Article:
"At the end of the day, we haven't got a squad, frankly. We've got potentially an amazing first team, but as soon as some of those players those lads I mentioned, plus Jenkins, Charvis and Ieuan Thomas as soon as some of them fall out, we re fucked. And I think it just shows how amazing New Zealand are, really. It's such a small country, but their national pride and all their ability is just focussed on the one sport, and it just makes you realise what kind of grudging respect you should show to the smaller countries like that."
How did you feel about the recall of 1980s hero Jonathan Davies, who's spent the past decade or so earning a crust in the world of rugby league?
"When I went to see the last game (against England) I didn't actually even realise he was on the pitch," admits James. "Y'know, God bless the fella, he had amazing natural talent when he was young, one of those old-fashioned naturally gifted kind of fellows who don't really exist any more. But against England, he was on the field for sentiment's sake, really. Arwel Thomas was injured, so that's the main reason he was given a run."
"But that's fair enough, y'know? It shows that s there s still a little room left for some romance in Wales and Welsh rugby. It was also the last rugby match at Cardiff Arms Park, which gave the whole thing added cachet. But there wasn t really much of the old magic left there."
The Manics have been known in their time to rail against what they perceive as the economic injustice of rugby union players being forced to defect to the league code in order to earn a decent living and feed their families.
"I think it was Nicky more than me who got wound up about it," he avers. "I just reckon it was a perfect balance in the 1970s you had JPR (Williams), he was a doctor, and then you had people like Davies who were at the other end of the scale. But you just have to look at today's England side: that balance in terms of class origin has been really tipped in one direction, in favour of the public school rugger-buggers."
"The other annoying thing is, a lot of the Welsh team are playing with English clubs Scott Quinnell plays for Richmond, some of the others play for Bristol and Bath. And to keep a coherent national side, I think it would be good if those players were with clubs in their country of origin, i.e. Wales."
And on that wildly optimistic note of nationalistic fervour, we wind the interview up. Later, the Manics blast their way through a 90-minute set at the Olympia Theatre, the first of two totally sold-out nights at the venue.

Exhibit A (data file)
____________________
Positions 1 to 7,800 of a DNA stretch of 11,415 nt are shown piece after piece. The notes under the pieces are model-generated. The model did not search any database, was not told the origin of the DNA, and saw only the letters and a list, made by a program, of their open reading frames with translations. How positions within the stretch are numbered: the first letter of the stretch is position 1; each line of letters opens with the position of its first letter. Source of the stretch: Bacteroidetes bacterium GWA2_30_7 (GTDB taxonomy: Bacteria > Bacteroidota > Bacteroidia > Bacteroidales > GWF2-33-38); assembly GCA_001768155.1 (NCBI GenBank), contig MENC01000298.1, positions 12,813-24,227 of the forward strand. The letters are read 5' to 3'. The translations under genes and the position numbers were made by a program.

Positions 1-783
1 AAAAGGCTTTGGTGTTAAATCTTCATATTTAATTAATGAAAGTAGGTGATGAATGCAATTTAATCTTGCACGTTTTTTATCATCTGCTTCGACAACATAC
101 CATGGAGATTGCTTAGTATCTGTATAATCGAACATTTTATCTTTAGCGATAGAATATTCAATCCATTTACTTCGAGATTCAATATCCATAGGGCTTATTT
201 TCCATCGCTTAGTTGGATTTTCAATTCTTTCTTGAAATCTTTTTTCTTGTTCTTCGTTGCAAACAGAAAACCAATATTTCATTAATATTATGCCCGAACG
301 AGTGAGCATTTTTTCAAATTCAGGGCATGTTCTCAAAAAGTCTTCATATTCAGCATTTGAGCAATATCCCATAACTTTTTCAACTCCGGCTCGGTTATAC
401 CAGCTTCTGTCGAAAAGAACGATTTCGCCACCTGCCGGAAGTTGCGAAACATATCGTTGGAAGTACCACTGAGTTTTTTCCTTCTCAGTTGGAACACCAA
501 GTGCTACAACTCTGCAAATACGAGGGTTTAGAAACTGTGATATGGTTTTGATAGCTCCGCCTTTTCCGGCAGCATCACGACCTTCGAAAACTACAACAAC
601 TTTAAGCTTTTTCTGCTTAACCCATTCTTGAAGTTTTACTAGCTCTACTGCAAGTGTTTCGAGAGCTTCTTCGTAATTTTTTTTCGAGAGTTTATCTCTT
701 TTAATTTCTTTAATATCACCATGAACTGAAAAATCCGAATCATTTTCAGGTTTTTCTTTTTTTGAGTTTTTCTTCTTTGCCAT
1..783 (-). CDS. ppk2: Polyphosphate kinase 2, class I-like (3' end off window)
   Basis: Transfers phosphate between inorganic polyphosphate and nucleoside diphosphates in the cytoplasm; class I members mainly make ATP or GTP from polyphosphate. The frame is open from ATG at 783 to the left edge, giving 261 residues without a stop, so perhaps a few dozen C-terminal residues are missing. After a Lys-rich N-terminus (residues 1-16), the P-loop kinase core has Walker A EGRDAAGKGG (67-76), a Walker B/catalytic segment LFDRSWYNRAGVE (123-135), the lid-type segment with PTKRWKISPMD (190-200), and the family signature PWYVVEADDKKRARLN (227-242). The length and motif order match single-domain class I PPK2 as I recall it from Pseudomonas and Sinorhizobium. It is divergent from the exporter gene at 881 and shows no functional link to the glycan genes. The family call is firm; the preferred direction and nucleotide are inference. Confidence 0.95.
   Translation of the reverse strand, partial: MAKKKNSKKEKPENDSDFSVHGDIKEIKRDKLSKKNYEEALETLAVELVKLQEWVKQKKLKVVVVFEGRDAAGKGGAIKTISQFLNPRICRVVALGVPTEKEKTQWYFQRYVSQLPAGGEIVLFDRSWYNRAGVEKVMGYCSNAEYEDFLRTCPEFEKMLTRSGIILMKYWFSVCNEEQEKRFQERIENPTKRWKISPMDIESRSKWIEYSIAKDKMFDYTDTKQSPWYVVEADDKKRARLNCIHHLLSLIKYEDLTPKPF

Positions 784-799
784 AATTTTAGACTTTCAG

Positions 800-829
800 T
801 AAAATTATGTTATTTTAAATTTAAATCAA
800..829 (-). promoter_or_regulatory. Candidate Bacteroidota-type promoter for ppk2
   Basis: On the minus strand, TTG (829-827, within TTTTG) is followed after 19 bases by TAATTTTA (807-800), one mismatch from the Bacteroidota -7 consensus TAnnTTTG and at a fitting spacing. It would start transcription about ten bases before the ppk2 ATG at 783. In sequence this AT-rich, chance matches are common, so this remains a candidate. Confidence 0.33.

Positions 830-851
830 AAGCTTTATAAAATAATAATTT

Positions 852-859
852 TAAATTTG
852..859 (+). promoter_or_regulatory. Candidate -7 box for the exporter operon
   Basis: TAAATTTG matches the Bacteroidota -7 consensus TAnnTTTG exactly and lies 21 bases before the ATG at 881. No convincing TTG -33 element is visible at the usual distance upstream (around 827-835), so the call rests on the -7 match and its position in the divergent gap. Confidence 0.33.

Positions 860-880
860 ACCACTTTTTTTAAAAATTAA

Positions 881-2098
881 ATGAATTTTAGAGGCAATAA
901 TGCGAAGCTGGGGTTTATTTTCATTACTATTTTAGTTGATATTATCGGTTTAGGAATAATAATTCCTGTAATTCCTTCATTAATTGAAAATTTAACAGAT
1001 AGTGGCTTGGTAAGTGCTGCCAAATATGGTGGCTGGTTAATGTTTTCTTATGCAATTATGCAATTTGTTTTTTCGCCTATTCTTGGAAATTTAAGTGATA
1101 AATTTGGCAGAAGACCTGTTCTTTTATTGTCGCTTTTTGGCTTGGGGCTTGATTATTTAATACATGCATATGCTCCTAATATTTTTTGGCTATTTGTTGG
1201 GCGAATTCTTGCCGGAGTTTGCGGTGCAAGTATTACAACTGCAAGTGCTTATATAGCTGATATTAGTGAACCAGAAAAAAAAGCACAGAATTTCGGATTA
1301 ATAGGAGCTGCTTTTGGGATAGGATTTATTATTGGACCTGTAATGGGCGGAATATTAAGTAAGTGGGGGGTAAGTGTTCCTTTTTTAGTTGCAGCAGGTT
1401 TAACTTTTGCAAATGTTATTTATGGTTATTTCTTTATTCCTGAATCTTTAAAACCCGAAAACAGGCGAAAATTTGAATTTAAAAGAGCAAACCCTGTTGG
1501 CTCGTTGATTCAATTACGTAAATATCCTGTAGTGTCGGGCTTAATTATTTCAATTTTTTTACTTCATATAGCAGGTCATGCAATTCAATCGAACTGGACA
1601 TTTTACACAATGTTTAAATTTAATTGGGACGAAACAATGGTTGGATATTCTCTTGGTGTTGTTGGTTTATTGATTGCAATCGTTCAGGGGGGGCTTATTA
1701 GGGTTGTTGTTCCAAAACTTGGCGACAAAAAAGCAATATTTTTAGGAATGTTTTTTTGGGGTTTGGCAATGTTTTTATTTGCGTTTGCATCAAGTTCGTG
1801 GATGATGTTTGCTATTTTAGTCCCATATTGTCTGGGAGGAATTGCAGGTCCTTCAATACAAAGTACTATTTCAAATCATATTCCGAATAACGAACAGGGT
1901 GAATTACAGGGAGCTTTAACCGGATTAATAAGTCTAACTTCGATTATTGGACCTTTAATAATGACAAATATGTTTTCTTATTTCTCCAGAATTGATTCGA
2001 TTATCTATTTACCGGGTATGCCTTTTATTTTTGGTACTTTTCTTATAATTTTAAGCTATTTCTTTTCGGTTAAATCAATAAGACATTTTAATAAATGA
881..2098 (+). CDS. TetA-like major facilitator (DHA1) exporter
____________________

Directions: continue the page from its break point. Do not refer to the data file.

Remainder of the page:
Tonight, at least, they lose a lot of the edge on their material, perhaps due to the giant Welsh flag which entirely covers one of the amplifiers (he said facetiously). What is powerful on record is not necessarily so in a live setting, and so it proves tonight. They have played and will play better shows than this one; personally, I come away from the gig feeling vaguely disappointed, though everyone else I talk to afterwards apparently had a whale of a time, so I'm definitely in a minority.
Curiously, the old songs that get an airing La Tristesse Durera , Motorcycle Emptiness , From Despair To Where , even Faster come across better than do the newer hits. Of the Everything Must Go material, only their best song, Elvis Impersonator: Blackpool Pier, seems to really work. Even that four-minute modern classic, A Design For Life, sounds a little bit forced, as though the band are slightly sick of playing it, as though James is a little fed up with continually screaming out those opening lines about libraries and power and arbeit macht frei.
But one mildly below-par gig cannot mask the fact that it s been an astonishing two years for this most honest and driven of bands. Two months ago they stole the show at the Brit Awards: a Welsh agit-pop power trio hogging the limelight at the UK music industry s annual coke 'n' champers jamboree.
It is impossible to convey the magnitude of this achievement without adverting to the notion of Arthur Scargill receiving a ten-minute standing ovation at the Tories annual conference in Brighton.
Having transcended their limitations in beautiful style, the Manic Street Preachers are now easily one of the ten biggest rock acts in Britain. They're probably never going to write a Wouldn't It Be Nice or an A Day In The Life , but it'll be fun watching them try.